September 2019

Setting Realistic Health Goals: Antecedents and Consequences.

Ann Behav Med 2019 11;53(12):1020-1031

Department of Psychology and Neuroscience, University of North Carolina at Chapel Hill, NC, USA.

Background: People often fail to translate their intentions into health behaviors.

Purpose: The present research examined a new potential moderator of intention-behavior relations, namely, how realistic or unrealistic are respective goal intentions. Goal realism was defined as the degree to which intentions are aligned with expectations (i.e., predicted performance).

Methods: A validation study (N = 81) examined our novel goal realism measure. Study 1 (N = 246) tested goal importance, fantasy proneness, and pathways thinking as predictors of realistic goal setting using a cross-sectional questionnaire design. Moderation of the intention-behavior relation was tested in prospective surveys of cervical cancer screening (Study 2, N = 854), physical activity (Study 3, N = 237), and performance of a suite of 15 health behaviors (Study 4, N = 378).

Results: The validation study offered preliminary evidence concerning the convergent and predictive validity of the goal realism measure. Study 1 showed that goal importance, fantasy proneness, and pathways thinking interacted to predict how realistic were intentions to perform 11 health behaviors. In Study 2, realistic intentions better predicted women's attendance for cervical cancer screening compared with unrealistic intentions. Study 3 confirmed this finding for a frequently performed behavior (physical activity). In Study 4, multilevel modeling of longitudinal data for 15 health behaviors again revealed a significant goal realism × intention interaction. Greater realism was associated with improved prediction of behavior by intention. The interaction term remained significant even when past behavior, perceived behavioral control, and other predictors were taken into account.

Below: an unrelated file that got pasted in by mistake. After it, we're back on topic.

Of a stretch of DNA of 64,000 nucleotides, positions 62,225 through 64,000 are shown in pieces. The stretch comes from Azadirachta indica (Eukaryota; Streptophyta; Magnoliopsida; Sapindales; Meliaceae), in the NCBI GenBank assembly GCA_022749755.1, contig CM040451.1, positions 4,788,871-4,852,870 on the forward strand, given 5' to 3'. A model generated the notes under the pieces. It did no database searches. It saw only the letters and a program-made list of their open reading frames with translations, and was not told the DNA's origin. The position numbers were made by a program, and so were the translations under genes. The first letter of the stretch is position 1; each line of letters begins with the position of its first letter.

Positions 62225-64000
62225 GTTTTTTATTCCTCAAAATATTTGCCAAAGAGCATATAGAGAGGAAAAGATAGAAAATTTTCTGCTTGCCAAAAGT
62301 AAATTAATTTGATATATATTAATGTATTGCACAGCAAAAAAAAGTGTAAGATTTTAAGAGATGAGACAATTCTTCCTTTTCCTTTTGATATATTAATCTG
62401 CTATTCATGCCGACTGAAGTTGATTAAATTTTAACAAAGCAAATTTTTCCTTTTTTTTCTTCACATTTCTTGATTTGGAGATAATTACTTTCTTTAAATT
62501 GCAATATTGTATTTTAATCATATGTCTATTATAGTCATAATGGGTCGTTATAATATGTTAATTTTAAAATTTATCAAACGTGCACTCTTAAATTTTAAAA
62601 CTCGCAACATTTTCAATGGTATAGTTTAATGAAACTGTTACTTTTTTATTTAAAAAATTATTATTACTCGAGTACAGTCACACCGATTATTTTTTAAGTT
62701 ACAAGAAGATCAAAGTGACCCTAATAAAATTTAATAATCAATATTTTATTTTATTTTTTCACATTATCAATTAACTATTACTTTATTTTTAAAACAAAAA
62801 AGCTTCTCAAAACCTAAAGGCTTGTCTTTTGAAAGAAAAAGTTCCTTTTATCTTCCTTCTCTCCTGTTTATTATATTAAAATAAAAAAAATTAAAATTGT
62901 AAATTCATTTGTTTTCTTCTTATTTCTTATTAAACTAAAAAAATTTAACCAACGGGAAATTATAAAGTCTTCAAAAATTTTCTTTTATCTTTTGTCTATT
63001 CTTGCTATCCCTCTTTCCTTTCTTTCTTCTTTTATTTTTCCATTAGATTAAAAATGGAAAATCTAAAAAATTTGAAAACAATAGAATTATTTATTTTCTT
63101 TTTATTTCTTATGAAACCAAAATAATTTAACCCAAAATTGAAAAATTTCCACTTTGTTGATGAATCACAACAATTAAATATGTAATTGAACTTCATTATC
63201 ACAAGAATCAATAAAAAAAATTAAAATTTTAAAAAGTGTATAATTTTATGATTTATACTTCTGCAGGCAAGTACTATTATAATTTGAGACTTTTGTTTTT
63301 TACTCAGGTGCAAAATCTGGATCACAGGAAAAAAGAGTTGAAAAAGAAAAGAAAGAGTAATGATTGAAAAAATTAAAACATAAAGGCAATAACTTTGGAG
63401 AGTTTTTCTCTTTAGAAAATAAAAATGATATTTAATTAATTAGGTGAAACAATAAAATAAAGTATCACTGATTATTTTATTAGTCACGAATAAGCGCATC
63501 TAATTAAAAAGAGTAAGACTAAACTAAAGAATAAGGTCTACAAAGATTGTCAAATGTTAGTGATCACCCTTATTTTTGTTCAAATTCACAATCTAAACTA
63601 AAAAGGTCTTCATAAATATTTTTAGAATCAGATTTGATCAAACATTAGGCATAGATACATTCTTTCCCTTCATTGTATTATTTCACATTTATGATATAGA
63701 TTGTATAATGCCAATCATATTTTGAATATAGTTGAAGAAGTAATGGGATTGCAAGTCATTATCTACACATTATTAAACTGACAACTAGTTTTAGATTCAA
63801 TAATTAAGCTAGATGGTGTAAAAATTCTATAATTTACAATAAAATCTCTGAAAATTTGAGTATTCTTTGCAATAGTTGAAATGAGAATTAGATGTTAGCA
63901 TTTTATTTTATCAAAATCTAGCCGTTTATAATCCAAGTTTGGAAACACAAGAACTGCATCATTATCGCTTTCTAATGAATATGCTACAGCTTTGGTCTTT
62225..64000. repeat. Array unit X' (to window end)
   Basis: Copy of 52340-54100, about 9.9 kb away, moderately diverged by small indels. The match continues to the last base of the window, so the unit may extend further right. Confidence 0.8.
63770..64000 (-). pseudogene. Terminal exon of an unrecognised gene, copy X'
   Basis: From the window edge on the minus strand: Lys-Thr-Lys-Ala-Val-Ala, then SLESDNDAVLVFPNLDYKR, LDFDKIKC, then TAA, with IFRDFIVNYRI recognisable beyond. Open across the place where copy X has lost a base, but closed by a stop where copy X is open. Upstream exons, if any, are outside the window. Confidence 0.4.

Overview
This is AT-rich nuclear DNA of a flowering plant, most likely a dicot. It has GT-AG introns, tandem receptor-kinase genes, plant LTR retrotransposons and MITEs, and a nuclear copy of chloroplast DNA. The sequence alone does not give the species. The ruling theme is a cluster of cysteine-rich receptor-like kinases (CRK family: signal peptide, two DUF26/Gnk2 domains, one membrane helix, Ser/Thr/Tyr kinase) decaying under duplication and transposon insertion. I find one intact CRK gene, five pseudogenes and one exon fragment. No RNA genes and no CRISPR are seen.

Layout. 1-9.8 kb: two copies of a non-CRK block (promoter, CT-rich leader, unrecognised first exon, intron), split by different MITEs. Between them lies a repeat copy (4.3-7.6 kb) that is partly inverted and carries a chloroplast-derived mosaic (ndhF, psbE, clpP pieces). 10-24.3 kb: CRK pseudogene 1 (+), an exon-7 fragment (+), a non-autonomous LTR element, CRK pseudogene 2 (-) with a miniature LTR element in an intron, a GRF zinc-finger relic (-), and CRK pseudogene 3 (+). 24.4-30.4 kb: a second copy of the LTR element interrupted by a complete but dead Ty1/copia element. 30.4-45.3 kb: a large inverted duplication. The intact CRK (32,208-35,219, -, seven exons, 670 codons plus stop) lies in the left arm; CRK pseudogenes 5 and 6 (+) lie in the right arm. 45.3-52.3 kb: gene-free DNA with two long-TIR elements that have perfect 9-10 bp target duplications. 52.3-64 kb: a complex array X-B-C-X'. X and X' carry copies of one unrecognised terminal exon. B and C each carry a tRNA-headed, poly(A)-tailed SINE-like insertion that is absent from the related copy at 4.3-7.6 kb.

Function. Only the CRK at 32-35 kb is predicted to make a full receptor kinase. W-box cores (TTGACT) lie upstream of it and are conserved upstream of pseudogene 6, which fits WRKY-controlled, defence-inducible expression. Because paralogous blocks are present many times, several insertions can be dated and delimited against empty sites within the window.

Conclusions: The present findings offer new insights into the factors that lead to more realistic intentions and demonstrate that goal realism influences how effectively intentions are translated into action.
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http://dx.doi.org/10.1093/abm/kaz012DOI Listing
November 2019

A systematic review and meta-analysis of the executive function-health behaviour relationship.

Health Psychol Behav Med 2019 Jul 9;7(1):253-268. Epub 2019 Jul 9.

School of Psychology, University of Leeds, Leeds, UK.

Objective: This study provides the first comprehensive meta-analysis of the relationship between executive function (EF) and performance of health behaviours in healthy populations.

Method: Electronic databases (MEDLINE, Embase, PsycINFO, Web of Science) were searched, and forward and backward citation tracking was undertaken to identify articles investigating the relationship between EF and health behaviour. Studies were eligible if they examined the direct correlational relationship between EF and health behaviour in healthy populations, were available in English and published in peer-reviewed journals in any year.

Results: Sixty-one articles covering 65 tests were included in a random effects meta-analysis. Several moderators were assessed, including: the type, and addictiveness of the health behaviour; the type of EF measure; study design, and sample characteristics. Overall EF had a significant, but small correlation with health behaviour; EF was significantly positively associated with health-protective behaviours and significantly negatively associated with health-damaging behaviours. There was considerable heterogeneity in the observed effect sizes, but this was not explained by the examined moderators.

Conclusions: Although the meta-analysis indicates a significant effect for EF on health behaviour, effect size is small. Due to the complex nature of EF, more research is required to further elucidate the relationship between EF and health behaviour in its entire conceptualization.
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http://dx.doi.org/10.1080/21642850.2019.1637740DOI Listing
http://www.ncbi.nlm.nih.gov/pmc/articles/PMC8114370PMC
July 2019